• kir JMCC 2012/07/31 17:08:24
    We have a good idea of the basics and can utilize it for many beneficial technologies immediately. For instance, we use it to produce insulin.

    Yes; we need to be cautious but genetic engineering has already advanced out civilization.
  • JMCC kir 2012/07/31 17:13:57
    I believe that the greatest danger occurs when the research is conducted outside of universities and in the realm of privately invested companies as there is a huge temptation to skimp long term testing in a bid to recuperate research costs and turn a profit.

    A tendency that is all too prevalent in the world of drug and software development leading to the sale of products that are far from ready to be unleashed on the general public....
  • kir JMCC 2012/07/31 17:15:08
    So are you saying that universities should be producing insulin? I thought it was the job of pharmaceutical companies to produce medicine.
  • JMCC kir 2012/07/31 17:24:06
    Not at all, what I am suggesting is that private corporations use the same rigorous testing protocols that are required by universities and peer review,

    Wasn't the insulin research originally conducted through Universities?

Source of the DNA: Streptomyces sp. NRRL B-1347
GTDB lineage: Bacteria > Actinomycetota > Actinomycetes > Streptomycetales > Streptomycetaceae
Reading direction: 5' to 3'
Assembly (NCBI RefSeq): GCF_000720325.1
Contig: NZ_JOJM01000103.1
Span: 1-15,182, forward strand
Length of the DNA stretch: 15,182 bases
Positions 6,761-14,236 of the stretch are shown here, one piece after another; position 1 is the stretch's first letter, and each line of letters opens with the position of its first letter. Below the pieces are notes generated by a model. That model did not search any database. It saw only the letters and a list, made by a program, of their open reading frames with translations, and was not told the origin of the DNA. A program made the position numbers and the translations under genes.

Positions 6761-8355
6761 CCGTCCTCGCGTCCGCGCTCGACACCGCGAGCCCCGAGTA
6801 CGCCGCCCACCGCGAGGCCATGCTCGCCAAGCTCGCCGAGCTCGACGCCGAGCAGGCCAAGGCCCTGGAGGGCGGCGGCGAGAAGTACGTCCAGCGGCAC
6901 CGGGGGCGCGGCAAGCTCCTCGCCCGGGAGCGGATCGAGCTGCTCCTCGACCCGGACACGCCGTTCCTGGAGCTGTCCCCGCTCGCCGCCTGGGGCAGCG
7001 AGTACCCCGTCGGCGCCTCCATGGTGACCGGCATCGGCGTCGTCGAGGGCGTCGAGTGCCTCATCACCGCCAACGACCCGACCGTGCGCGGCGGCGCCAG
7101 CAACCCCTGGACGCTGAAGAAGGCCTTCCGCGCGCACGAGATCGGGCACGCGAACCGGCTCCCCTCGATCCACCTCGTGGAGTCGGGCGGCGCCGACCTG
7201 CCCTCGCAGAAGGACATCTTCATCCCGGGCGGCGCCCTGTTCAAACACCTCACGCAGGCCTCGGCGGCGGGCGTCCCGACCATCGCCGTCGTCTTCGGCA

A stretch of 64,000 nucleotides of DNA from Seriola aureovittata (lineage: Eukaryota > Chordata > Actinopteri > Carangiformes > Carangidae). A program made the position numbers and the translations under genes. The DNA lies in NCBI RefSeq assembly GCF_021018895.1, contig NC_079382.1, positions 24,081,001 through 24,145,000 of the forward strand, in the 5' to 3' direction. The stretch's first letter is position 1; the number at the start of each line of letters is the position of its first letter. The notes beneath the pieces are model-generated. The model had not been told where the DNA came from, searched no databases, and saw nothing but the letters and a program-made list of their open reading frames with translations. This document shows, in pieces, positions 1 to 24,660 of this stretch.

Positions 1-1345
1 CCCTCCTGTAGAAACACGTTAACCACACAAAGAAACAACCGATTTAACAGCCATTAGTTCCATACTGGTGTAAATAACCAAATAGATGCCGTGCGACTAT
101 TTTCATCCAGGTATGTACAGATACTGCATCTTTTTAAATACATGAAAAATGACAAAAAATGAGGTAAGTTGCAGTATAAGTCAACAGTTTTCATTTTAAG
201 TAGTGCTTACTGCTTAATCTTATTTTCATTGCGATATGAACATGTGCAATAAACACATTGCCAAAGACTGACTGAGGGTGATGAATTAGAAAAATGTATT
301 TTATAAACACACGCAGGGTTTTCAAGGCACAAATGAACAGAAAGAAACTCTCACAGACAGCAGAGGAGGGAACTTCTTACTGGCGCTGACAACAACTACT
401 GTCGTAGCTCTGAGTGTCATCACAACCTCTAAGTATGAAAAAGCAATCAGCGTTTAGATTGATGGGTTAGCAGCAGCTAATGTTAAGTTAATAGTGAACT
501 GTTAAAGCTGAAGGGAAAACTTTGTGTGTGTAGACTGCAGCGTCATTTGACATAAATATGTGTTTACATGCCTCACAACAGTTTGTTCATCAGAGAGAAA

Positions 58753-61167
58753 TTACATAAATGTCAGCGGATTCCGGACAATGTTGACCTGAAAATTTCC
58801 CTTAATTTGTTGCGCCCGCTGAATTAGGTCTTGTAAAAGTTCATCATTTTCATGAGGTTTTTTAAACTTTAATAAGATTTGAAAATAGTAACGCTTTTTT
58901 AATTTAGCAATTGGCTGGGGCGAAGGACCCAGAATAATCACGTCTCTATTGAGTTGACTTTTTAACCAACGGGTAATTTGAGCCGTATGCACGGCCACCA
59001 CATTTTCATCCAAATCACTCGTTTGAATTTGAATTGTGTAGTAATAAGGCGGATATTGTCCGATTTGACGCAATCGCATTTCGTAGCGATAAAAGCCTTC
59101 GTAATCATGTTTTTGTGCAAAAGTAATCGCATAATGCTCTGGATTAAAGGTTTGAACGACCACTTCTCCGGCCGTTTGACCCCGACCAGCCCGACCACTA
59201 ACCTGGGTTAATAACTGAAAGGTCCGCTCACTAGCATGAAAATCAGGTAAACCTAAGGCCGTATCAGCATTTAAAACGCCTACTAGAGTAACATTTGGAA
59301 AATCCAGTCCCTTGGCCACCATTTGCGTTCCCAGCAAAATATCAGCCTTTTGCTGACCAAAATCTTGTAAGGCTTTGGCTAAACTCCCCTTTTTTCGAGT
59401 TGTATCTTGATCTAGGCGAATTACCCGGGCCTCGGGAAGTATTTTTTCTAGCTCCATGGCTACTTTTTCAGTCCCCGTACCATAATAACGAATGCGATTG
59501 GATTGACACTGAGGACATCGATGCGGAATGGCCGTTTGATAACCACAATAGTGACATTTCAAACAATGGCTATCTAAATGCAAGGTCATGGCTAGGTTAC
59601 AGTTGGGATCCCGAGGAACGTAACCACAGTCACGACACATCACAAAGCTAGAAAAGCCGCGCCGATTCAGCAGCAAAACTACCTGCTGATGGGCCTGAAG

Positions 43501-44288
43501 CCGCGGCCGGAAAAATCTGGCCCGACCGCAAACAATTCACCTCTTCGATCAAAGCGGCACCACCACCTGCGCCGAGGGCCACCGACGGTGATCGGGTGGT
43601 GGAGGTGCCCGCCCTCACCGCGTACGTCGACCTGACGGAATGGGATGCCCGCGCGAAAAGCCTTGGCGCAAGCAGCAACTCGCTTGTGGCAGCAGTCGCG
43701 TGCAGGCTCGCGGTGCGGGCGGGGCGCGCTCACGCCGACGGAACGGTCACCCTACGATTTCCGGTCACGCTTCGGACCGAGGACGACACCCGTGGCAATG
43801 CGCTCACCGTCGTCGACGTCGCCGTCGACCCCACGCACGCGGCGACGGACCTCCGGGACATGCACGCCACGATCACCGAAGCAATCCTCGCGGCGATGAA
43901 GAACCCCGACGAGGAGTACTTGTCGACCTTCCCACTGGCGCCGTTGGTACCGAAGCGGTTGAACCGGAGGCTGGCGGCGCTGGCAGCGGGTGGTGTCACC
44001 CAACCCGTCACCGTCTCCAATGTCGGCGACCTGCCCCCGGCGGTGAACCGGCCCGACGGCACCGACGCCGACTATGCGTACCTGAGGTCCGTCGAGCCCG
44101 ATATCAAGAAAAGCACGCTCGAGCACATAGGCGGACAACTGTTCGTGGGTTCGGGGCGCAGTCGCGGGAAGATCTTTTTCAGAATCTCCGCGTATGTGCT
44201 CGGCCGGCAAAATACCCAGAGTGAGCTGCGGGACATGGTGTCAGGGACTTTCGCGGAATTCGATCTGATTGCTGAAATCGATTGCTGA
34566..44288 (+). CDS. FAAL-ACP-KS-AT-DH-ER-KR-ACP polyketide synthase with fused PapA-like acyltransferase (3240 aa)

The work that Alexander Fleming conducted on penicillin certainly was (St Mary's Hospital Medical School - a university college hospital),,,
  • kir JMCC 2012/07/31 17:55:38
    Responsibiltiy is really the key in general.
  • Bingo's Faddah 2012/07/31 16:19:50
    Bingo's Faddah
    Rough question whether you include humans or not. As with anything new, the possibilities for trouble are numerous. If things really go awry, you might end up with:



  • kir Bingo's... 2012/07/31 17:09:33
    Yeah I never was considering humans and have since edited my post to exclude them specifically. However we already have eugenics through selective abortion so the idea that "Gattaca" is science fiction or something that might be in the future is wrong.
  • Bingo's... kir 2012/07/31 17:13:54
    Bingo's Faddah
    Yeah, we live in interesting times. But I'm glad I'm old; I've seen enough "progress".
  • Azazyel's Dragon 2012/07/24 02:05:51
    Genetic engineering is beneficial and worth it
    Azazyel's Dragon
    I believe genetic engineering is the future, though there are a number of ethical issues I grapple with as a Christian. We are truly living in extraordinary times, and I feel we have the self discipline as human beings to utilize this responsibly.
  • KarenInKenoshaWisconsin 2012/07/23 23:25:00
    Most definitely but it also can depend on how and why it's done and if it's never forgotten that EQ (emotional or social intelligences) is a concern too and we can't get that from genetic engineering. Ethics will continue to be of great concern in the related fields but that doesn't mean we should through the baby out with the bath water and ban genetic engineering.

    I like whole, organic, non-GMO foods because that field is entirely too wonky at the moment and driven by the worship of profit and leverage.
  • Philo® ~PWCM~JLA ✩ 2012/07/23 14:10:56
  • Danaman117 2012/07/23 12:14:37
  • Danaman117 Danaman117 2012/07/23 12:15:38
  • kir Danaman117 2012/07/31 16:04:10